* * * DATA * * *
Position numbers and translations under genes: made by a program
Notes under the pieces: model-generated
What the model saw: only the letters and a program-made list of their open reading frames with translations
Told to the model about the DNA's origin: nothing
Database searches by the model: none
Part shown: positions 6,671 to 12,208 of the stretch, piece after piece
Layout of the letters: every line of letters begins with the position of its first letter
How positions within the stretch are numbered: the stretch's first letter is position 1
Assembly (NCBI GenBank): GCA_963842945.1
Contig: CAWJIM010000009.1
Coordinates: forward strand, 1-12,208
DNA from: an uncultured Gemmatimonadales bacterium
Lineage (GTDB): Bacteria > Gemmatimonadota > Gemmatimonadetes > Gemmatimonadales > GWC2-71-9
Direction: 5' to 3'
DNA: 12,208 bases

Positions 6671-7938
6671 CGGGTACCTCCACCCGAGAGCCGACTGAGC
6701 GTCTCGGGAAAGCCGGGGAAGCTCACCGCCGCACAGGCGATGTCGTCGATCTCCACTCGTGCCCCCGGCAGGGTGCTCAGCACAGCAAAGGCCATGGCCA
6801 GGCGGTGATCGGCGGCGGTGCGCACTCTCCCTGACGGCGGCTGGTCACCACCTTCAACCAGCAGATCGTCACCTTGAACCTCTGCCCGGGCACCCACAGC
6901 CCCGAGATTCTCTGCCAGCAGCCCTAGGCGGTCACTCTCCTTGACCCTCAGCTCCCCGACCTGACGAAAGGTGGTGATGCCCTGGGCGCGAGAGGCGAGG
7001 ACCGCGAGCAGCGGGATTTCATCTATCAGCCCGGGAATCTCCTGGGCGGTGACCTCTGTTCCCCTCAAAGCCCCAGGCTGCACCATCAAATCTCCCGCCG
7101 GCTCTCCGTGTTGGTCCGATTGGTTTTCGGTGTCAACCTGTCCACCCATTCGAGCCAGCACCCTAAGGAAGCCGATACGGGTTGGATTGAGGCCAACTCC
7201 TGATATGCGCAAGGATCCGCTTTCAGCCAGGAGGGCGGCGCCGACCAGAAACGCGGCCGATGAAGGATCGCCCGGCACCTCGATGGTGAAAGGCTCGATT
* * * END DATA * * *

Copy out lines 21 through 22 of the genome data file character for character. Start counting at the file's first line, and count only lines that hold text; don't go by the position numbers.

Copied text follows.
7001 ACCGCGAGCAGCGGGATTTCATCTATCAGCCCGGGAATCTCCTGGGCGGTGACCTCTGTTCCCCTCAAAGCCCCAGGCTGCACCATCAAATCTCCCGCCG
7101 GCTCTCCGTGTTGGTCCGATTGGTTTTCGGTGTCAACCTGTCCACCCATTCGAGCCAGCACCCTAAGGAAGCCGATACGGGTTGGATTGAGGCCAACTCC